Subject: Re: re-reading /etc/resolv.conf on change
To: NetBSD Userlevel Technical Discussion List <tech-userlevel@NetBSD.ORG>
From: Greg A. Woods <email@example.com>
Date: 01/01/2004 00:21:42
[ On Wednesday, December 31, 2003 at 13:43:23 (-0500), John Hawkinson wrote: ]
> Subject: Re: re-reading /etc/resolv.conf on change
> Jason Thorpe <firstname.lastname@example.org> wrote on Wed, 31 Dec 2003
> at 09:33:55 -0800 in <81FB27EB-3BB7-11D8-A1C7-000A957650EC@wasabisystems.com>:
> > On Dec 31, 2003, at 7:10 AM, Manuel Bouyer wrote:
> > >
> > > OK, would a message to syslog be acceptable ?
> > I don't think any message is necessary.
> I think a message should appear when RES_OPTIONS=debug is set.
I would agree. Also there are a bunch of #ifdef DEBUG wrappers around
really useful debug messages in the resolver code that should probably
be changed to #ifndef NDEBUG, or perhaps changed to some new unique macro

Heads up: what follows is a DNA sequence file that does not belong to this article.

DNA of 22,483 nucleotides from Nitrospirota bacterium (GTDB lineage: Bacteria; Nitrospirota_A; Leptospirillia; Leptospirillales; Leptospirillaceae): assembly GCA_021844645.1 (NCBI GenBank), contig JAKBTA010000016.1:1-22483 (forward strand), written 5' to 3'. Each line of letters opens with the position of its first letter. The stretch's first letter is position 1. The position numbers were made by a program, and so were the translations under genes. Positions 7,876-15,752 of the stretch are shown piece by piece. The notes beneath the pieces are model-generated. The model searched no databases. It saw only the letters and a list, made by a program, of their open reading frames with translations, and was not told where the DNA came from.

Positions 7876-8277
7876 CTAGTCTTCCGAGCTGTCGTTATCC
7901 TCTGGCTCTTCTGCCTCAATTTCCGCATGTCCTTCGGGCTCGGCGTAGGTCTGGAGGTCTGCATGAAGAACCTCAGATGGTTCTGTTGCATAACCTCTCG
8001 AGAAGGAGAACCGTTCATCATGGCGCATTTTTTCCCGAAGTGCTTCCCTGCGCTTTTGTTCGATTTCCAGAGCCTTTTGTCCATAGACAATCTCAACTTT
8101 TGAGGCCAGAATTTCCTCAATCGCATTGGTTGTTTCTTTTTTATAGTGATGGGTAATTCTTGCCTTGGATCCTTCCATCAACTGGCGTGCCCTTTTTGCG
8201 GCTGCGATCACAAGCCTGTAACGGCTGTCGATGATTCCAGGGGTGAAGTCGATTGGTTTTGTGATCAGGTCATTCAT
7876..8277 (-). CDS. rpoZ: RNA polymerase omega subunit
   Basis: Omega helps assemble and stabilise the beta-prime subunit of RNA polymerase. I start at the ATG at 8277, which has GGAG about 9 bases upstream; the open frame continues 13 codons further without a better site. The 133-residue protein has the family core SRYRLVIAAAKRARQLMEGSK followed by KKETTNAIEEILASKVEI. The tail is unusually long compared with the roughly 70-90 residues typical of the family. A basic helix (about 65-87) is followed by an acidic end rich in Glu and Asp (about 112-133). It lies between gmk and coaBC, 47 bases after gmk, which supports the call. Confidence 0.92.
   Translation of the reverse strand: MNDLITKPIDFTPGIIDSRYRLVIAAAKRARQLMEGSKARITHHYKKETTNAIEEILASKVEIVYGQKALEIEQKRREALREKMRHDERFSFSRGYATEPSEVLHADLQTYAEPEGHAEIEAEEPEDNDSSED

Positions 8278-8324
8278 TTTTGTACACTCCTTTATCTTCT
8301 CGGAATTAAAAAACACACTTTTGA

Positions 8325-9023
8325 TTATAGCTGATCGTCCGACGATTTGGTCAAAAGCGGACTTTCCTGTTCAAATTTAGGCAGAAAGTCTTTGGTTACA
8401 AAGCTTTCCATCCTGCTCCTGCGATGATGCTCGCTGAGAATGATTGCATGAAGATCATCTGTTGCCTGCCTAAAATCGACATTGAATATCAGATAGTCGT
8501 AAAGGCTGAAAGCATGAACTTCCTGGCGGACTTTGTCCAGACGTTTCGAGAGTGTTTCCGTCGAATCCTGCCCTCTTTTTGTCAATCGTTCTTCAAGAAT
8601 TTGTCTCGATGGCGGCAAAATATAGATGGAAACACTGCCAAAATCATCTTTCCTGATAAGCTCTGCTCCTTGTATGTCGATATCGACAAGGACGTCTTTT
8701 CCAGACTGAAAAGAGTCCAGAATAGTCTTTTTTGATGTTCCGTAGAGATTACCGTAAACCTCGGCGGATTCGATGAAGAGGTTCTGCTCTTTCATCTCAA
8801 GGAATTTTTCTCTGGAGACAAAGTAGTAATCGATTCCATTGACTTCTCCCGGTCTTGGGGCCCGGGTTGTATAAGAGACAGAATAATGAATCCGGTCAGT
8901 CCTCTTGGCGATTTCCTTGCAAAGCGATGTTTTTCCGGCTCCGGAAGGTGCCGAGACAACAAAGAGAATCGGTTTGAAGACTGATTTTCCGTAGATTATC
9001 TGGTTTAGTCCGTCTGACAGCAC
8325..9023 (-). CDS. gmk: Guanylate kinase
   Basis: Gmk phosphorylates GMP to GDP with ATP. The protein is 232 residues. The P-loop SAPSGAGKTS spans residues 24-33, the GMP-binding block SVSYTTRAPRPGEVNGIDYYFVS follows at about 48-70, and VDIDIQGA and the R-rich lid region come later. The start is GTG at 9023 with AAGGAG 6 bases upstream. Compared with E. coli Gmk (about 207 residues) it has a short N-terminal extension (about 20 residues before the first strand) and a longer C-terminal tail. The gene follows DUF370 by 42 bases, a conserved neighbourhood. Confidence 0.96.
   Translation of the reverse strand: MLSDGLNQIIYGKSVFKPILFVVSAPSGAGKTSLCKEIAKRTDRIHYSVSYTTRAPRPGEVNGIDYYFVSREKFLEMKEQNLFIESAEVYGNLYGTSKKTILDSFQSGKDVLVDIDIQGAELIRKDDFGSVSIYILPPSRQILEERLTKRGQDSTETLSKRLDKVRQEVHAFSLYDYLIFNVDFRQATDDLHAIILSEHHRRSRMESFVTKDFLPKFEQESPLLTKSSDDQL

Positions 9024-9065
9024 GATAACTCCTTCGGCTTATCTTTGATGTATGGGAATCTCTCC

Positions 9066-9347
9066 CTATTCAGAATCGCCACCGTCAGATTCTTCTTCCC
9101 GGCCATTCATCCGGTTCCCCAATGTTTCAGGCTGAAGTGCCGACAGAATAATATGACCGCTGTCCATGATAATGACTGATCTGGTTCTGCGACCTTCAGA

that's defined by default (which is what I do: CPPFLAGS+=-DRESOLVDEBUG).
Any new message(s) could/should be similarly wrapped.
> I'm a bit puzzled at all the clamoring for this change.
Me too! ;-)
> Why don't
> people simply run local caching resolvers? It's far better on the
> network (though increases the memory footprint some).
It wouldn't even be difficult to have dhclient or whatever modify the
forwarders settings in /etc/named.conf. :-)
> If we're actually going to propose a filesystem access on every
> nameservice check (i.e. fstat() or lstat()), I think that is not an
> appropriate change if it is mandatory, and it should be controlled by
> an option.
Personally though I'd rather have a hook that an application could use
to force a re-read. Long-running network daemons could then simply call
that hook at the same time they re-read their own configs on SIGHUP,
something most any daemon of interest will already support, and if not
then it should.
> I'd also like to have a better understanding of its
> performance effects, especially on slow machines.
That's for sure!
Greg A. Woods
+1 416 218-0098 VE3TCP RoboHack <email@example.com>
Planix, Inc. <firstname.lastname@example.org> Secrets of the Weird <email@example.com>